Sometimes getting objective about solutions and decisions means consulting others who have expertise in the matter and listening carefully to their advice. Sometimes it means listening to team members and taking 24 hours to consider what they have to say. When we “have to be right,” is often when we are wrong. If too many people are disagreeing with you, it’s time to take a step back and “check” your emotional attachments.

3. Identify Supporters and Detractors

As a part of your decision-making process, you must identify those who will support you and establish their roles in implementing the results of your decision. Detractors, or those who will oppose the decision, must also be identified. It is time to have discussions with them, to listen and understand their objections, to validate their objections and, perhaps, persuade them to at least take a neutral rather than an oppositional stance. Making enemies of them will not bode well for the successful implementation of your decision.

4. Carefully Review the Data

Seeking evidence may be important in reaching decisions. When considering a new product or service, for example, how much market research have you done? Have you bothered to check with current customers and received some feedback on what you are considering? Do competitors have similar products or services and can you make yours better somehow? What are the industry trends?

Sometimes, when we are facing a decision, we already have a bias, and so we only look at the data that supports that bias. One of the best ways to get all of the correct data is to have team members or a trusted “other” do the research. Then you can really weigh the pros and cons and risks.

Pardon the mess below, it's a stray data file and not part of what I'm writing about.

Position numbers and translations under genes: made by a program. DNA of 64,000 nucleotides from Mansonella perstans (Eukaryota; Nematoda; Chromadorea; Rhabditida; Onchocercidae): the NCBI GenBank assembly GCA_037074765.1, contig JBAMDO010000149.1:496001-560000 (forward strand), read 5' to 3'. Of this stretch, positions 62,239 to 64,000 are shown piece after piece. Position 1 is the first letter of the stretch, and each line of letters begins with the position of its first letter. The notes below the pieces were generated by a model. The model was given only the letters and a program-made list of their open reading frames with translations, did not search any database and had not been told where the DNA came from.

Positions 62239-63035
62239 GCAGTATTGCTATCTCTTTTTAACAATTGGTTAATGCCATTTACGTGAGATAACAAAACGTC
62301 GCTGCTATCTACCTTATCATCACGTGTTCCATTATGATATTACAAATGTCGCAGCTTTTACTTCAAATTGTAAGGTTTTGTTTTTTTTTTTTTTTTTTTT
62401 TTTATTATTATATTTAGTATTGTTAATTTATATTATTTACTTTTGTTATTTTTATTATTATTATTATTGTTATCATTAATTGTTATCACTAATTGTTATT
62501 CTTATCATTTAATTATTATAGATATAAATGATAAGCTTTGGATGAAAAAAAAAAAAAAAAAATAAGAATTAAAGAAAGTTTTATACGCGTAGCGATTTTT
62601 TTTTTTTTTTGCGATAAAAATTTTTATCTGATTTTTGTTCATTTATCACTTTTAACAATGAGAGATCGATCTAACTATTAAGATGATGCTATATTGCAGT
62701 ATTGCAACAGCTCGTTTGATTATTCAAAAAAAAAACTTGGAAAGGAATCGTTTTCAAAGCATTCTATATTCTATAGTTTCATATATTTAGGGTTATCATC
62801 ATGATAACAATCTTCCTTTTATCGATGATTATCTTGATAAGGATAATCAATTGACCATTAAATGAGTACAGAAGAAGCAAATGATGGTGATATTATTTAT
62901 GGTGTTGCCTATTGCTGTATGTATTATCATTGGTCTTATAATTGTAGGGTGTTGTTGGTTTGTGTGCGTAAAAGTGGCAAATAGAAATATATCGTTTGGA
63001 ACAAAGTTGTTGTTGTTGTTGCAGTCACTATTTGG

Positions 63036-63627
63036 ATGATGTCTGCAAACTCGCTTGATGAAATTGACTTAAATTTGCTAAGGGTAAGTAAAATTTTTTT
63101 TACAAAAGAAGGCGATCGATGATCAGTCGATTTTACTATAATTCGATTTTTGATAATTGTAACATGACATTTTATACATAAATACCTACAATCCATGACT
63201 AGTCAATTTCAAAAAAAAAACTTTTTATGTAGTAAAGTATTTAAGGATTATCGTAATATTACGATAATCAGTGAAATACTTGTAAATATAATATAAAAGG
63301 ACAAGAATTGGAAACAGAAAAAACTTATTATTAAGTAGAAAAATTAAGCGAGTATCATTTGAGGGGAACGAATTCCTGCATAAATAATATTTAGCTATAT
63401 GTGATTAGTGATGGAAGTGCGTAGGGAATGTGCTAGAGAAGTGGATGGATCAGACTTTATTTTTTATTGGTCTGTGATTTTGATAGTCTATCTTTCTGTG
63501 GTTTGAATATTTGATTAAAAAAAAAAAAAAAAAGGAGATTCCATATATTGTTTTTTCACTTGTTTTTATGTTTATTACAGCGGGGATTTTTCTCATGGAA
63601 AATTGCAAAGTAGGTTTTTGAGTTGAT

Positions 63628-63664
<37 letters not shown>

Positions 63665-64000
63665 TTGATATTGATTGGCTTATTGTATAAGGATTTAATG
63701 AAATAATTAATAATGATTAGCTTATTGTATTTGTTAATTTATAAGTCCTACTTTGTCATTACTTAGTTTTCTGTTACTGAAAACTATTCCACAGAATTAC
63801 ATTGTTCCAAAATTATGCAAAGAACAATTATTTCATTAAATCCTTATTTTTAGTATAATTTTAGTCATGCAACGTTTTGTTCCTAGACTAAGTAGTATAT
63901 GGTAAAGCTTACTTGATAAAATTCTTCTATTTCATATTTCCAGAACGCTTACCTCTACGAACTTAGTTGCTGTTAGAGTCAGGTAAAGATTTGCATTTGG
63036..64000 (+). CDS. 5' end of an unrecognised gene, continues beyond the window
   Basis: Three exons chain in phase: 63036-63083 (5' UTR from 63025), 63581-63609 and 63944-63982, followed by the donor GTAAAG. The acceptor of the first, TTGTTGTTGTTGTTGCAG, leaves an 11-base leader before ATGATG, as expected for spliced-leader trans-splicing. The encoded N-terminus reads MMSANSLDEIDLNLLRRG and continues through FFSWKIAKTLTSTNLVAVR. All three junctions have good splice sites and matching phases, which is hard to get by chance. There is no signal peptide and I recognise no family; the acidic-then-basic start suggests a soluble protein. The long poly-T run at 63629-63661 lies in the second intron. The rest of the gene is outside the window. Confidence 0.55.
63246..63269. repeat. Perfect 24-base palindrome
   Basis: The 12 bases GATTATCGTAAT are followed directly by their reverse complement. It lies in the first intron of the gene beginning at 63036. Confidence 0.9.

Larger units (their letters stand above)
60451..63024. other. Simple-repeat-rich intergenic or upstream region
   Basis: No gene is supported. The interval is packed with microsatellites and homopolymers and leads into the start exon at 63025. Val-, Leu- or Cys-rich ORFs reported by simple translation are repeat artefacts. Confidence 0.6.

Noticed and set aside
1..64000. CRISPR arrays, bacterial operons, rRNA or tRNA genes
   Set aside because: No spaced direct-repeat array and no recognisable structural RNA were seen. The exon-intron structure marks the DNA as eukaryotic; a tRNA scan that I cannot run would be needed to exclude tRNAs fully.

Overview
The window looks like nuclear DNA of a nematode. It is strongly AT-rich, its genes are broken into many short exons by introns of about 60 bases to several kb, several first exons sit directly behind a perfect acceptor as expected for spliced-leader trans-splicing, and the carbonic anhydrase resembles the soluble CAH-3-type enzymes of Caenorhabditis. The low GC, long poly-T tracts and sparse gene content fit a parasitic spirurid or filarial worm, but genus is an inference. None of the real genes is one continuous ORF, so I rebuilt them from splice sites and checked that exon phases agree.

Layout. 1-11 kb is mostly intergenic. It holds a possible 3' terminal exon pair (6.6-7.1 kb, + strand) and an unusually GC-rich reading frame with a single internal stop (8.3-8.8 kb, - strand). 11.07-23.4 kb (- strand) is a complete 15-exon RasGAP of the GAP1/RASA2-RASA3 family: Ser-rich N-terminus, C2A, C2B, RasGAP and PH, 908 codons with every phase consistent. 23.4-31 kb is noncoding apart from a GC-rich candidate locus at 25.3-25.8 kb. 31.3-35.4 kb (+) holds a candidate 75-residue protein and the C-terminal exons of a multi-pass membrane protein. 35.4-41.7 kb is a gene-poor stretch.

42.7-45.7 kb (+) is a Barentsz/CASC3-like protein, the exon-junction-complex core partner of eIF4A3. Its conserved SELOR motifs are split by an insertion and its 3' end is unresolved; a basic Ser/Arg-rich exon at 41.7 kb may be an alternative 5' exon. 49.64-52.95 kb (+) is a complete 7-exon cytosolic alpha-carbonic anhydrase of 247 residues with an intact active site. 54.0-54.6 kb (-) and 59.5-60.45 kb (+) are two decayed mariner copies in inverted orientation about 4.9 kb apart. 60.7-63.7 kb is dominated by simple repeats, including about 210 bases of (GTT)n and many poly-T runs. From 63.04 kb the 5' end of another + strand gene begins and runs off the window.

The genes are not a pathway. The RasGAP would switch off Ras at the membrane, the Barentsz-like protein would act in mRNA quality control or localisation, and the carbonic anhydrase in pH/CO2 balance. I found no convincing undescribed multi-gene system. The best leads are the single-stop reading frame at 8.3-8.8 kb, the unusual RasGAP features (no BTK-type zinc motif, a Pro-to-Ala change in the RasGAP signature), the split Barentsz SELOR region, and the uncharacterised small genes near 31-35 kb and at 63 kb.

Colgate is a huge name in toothpaste. So, the decision was made to extend its brand to produce a group of food products, titled, “Colgate’s Kitchen Entrees.”

The products were not a hit, probably because consumers could not emotionally make the leap from the taste of toothpaste to food. Obviously, the company had not done enough good research.

5. Identify All of the Risks and Plan for the Worst

When decisions are made, the final strategy tip is to identify all of the potential risks and negatives and develop a plan for the worst case scenarios. If for example, you must reduce staff and must make decisions regarding who to let go, you must identify the potential negatives of each termination. Which task responsibilities will other team members have to assume? Are there any potential lawsuits that could arise? When you pan for these, the fallout is far less consequential.

You will make some poor decisions, but it is important that you put them in perspective. Rather than beat yourself up and agonize over them, reflect on them, gather the factual data, determine why your decisions failed and use the understanding to move forward with better ones.